Bangladesh Sees 9 Nipah Virus Cases in First 8 weeks of 2015

According to the report of the Bangladesh Institute of Epidemiology, Disease Control and Research, there have been 9 cases of Nipah virus encephalitis in the country in the first two months of 2015. Of these 9 cases, 6 have died, attributing a 67% mortality to the disease in the current year.

The consumption of fruit and fruit products, primarily date and date palm sap, contaminated with the urine or saliva of infected fruit bats is the main reason behind the disease. Fruit bats, belonging to the Pteropodidae family (Pteropus giganteus) are the most commonly implicated in the transmission of this virus which has a very high case fatality rate. The CFR varies from 40-75% depending on different outbreak areas, and the immediacy of diagnosis and management initiation, which may be a major cause of delay.

Unfortunately, there is no vaccine or specific treatment for this disease and most cases need intense supportive care. The virus emerged first in a cluster of cases in Malaysia, but has been established in Bangladesh, which is currently the only country reporting cases of Nipah virus disease.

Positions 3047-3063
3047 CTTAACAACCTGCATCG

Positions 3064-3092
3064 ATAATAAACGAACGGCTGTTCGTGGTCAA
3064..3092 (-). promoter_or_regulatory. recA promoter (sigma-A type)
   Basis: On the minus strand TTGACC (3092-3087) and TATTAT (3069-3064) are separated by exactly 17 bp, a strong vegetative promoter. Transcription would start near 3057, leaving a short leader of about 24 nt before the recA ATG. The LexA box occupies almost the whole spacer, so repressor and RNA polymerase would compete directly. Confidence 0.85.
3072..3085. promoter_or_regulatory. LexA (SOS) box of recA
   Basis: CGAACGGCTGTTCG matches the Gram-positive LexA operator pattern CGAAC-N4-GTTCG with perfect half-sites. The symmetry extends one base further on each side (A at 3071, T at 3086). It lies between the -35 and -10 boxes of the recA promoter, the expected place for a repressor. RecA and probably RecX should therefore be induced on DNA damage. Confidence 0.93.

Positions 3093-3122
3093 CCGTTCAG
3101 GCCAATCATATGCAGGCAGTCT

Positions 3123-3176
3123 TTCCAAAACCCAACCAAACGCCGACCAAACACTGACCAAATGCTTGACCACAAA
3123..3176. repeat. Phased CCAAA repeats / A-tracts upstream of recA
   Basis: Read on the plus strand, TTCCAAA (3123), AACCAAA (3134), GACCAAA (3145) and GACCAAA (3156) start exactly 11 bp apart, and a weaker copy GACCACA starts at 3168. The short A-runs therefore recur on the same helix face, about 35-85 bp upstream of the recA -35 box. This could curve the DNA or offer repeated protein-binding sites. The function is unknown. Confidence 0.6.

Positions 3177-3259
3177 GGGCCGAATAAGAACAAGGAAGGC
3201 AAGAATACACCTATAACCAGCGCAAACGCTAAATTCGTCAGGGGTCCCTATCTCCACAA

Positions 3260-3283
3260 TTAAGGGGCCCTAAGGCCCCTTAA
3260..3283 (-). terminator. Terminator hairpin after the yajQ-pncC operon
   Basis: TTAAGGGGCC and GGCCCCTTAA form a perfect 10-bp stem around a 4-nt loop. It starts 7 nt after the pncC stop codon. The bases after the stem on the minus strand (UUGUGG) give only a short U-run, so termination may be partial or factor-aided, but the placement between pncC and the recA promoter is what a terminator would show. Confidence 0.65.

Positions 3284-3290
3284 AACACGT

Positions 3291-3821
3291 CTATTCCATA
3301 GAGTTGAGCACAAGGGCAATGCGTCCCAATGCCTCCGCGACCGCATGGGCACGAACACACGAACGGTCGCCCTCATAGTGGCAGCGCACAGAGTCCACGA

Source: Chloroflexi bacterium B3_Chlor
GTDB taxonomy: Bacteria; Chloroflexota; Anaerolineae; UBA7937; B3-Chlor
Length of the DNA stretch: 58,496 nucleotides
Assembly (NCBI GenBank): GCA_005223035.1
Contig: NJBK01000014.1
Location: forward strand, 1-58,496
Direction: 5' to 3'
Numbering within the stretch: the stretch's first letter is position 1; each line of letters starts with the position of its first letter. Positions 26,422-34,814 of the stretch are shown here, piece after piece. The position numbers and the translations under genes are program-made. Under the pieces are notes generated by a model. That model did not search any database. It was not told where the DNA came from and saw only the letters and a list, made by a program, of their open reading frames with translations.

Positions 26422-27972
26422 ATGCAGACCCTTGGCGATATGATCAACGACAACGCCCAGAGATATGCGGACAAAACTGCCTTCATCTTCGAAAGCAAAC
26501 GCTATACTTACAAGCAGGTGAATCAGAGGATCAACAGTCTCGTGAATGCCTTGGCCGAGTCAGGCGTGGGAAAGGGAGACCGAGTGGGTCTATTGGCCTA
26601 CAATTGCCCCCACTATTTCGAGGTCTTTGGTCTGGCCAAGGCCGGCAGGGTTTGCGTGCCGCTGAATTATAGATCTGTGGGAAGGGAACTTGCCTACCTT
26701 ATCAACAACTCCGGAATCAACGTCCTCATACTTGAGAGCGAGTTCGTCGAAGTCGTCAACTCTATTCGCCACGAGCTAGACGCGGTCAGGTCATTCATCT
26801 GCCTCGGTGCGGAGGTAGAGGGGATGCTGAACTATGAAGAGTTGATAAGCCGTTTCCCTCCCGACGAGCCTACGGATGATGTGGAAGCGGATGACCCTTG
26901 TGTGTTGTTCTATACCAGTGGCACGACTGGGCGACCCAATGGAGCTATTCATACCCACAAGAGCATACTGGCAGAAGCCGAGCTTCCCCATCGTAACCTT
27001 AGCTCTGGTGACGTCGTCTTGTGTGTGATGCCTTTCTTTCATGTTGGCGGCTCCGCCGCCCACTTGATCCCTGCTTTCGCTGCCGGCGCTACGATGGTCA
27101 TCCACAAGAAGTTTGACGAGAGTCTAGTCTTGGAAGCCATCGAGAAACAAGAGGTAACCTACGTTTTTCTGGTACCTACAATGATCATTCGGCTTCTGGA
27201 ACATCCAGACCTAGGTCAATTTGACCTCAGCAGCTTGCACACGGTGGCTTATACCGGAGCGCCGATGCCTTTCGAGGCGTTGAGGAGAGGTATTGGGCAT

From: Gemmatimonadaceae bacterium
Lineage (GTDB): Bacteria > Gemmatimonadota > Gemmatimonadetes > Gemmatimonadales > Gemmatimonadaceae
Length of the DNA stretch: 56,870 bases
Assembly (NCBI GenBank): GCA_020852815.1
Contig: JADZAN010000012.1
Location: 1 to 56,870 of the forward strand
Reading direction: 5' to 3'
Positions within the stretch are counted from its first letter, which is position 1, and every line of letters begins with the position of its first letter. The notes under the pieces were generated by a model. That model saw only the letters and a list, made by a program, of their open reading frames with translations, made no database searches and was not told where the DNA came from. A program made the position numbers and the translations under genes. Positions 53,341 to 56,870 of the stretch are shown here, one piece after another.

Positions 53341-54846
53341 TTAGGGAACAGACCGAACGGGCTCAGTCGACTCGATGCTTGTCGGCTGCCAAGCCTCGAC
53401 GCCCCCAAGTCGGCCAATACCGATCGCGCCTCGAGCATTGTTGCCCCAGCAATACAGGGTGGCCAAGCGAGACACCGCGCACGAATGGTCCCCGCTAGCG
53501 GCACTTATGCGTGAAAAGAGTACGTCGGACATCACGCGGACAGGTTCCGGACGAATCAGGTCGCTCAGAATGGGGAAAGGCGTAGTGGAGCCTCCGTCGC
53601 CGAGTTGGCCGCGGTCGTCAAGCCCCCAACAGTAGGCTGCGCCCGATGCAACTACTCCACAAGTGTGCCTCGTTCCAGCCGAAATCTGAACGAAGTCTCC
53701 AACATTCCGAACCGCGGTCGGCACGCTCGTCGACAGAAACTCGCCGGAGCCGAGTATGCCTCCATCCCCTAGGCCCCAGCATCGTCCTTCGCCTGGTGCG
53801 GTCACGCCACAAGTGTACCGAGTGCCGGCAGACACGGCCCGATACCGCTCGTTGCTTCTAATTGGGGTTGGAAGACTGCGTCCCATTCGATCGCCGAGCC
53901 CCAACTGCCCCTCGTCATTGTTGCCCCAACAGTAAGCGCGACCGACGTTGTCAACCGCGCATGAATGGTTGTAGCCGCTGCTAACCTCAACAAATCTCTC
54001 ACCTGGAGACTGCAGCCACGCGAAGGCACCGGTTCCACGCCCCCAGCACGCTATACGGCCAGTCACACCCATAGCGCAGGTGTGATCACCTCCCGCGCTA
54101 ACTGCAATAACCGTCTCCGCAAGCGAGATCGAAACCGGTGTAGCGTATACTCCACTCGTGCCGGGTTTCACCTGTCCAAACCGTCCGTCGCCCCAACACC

Pteropus giganteus Image Credits: Wikimedia

 

Advertisements

Published by

Pranab Chatterjee

Skeptic Oslerphile, Scientist at the Indian Council of Medical Research, National Institute of Cholera and Enteric Diseases. Interests include: Emerging Infections, Public Health, Antimicrobial Resistance, One Health and Zoonoses, Diarrheal Diseases, Medical Education, Medical History, Open Access, Healthcare Social Media and Health2.0. Opinions are my own!

Leave a Reply

Fill in your details below or click an icon to log in:

WordPress.com Logo

You are commenting using your WordPress.com account. Log Out / Change )

Twitter picture

You are commenting using your Twitter account. Log Out / Change )

Facebook photo

You are commenting using your Facebook account. Log Out / Change )

Google+ photo

You are commenting using your Google+ account. Log Out / Change )

Connecting to %s